It’s no surprise that authors agonise over the title to their book. There may be just a few, or perhaps only one, words involved, but whatever is chosen carries a disproportionate amount of weight compared to the 80,000 plus words which will be inside the cover. Titles set the tone of a book, hint at the genre and pull the reader in. It’s the first opportunity to market the book and entice someone to pick it up.
What then, when the ideal title is carefully chosen and a quick Amazon search reveals, oh horror, it is already taken? Well, don’t panic. If you continue your trawl of Amazon, you’ll notice there are dozens and dozens of books with the exact same title as others. Some are by some very established authors too. Stephen King, for example, released Joyland in 2013, just seven years after Emily Schultz published her debut novel of the same name. So, as you can see, it is possible and not at all unusual to use the same title.
Now comes the big BUT….
It is not a complete free-for-all and there are certain rules that govern what you can and can’t do. There is also some basic common sense involved too.
Firstly, with a nod to the marketability of a book, which is what a title can do so effectively, the powerful effect will be somewhat diluted if it is the same title of a book in a similar genre. There is a risk of annoying and alienating readers who pick up one book expecting another. No one wants a reader seething with frustration. (Interestingly, Ms Shultz did see a sales spike when King published his Joyland.Surprisingly, some of the people who went on to read her book even thought it had been written by the bestselling author of horror and suspense and left reviews praising his new ‘warm’ style!)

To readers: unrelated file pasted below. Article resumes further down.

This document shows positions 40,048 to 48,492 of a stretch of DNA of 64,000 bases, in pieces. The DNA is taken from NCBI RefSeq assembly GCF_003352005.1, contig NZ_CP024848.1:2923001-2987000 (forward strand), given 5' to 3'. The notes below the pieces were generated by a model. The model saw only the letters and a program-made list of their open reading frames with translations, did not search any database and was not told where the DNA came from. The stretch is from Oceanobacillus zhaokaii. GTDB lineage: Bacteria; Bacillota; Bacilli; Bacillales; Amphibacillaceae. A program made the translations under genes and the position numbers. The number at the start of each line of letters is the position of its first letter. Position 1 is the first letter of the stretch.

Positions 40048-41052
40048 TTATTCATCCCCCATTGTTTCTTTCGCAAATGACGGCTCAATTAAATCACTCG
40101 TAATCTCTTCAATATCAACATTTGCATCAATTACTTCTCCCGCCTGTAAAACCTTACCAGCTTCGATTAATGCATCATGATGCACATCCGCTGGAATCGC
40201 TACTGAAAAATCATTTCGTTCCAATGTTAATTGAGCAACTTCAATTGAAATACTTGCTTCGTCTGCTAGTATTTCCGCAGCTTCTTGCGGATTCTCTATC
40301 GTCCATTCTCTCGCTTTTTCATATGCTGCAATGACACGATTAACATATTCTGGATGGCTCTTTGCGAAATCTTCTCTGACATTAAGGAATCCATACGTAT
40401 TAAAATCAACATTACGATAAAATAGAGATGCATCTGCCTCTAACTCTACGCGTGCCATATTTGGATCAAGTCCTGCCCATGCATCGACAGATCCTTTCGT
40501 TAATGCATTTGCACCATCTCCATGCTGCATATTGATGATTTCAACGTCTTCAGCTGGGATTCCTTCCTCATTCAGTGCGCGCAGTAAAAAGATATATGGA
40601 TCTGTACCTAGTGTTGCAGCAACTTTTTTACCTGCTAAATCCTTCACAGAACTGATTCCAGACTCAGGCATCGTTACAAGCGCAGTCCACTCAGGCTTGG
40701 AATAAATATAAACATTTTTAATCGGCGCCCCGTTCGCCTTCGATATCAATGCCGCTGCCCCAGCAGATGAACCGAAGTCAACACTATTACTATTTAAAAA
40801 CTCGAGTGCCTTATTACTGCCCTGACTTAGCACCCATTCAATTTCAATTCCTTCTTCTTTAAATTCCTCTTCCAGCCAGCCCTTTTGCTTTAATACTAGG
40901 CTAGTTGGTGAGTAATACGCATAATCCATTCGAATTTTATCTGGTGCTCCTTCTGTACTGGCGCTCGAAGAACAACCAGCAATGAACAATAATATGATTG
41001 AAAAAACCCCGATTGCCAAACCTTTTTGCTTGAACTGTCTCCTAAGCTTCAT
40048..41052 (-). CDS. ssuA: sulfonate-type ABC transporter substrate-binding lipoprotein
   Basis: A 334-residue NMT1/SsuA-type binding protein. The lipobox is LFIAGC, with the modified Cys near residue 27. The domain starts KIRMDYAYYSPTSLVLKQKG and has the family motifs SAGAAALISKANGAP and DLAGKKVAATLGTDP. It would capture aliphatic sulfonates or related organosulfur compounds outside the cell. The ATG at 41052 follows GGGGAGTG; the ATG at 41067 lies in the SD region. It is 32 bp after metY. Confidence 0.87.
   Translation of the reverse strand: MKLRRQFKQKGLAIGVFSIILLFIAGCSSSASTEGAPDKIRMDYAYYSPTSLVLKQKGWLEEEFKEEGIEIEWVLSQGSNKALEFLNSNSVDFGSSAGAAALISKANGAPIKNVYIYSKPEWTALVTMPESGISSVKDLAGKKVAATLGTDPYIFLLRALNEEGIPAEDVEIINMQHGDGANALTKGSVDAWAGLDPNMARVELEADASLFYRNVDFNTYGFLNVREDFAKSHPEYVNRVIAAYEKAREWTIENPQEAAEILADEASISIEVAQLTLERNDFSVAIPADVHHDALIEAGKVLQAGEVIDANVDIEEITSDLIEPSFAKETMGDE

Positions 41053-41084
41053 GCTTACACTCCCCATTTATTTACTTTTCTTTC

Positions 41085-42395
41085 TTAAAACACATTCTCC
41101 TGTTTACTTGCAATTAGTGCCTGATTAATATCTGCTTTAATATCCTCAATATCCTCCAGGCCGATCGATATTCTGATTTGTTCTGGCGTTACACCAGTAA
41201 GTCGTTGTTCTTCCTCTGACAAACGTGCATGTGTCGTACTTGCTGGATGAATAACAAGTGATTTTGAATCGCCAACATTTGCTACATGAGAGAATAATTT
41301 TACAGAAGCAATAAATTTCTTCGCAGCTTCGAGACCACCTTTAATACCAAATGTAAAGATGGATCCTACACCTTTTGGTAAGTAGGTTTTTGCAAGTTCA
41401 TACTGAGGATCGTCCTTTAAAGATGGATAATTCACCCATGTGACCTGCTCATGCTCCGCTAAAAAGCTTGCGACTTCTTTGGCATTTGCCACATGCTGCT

When it comes to copyright law, book titles are not deemed to be copyrightable. It has been decided that names, titles and other short phrases do not meet the requirements. As long as the words and phrases inside the book itself are not copied or adapted, there is no danger of copyright infringement.
One law which it is possible to fall foul of is trademark infringement. While it is not possible to register the title of a stand-alone literary work, there is provision to register as a trademark for a series of works. For this, think of something like the distinctive ‘For Dummies’series. For Dummies is a registered trademark for a series of ‘non fiction books, guides, manuals and catalogues on a wide variety of topics’. Oh, and if you are drawn to writing a book with Harry Potterin the title, forget it. Harry Potter is trademarked as a series of novels for young people.
The final consideration is a rule concerning passing off. If you were to call your book Conspiracy, that would be fine. It is a general (although often used) title that doesn’t really separate it from the others. However, if you opted to call your thriller The Da Vinci Code, you could get yourself into a lot of trouble. A specific title like this is very much associated with a bestselling series and it is more than likely that any reader would be expecting to read a novel by one Dan Brown.
As a rule, I would generally steer away from a title that has been previously used, unless the book is entirely unrelated to its ‘twin’. Apart from anything, you don’t want to risk inadvertently getting another author’s bad reviews. Or, worse still ‘giving away’ any five star reviews of your own work.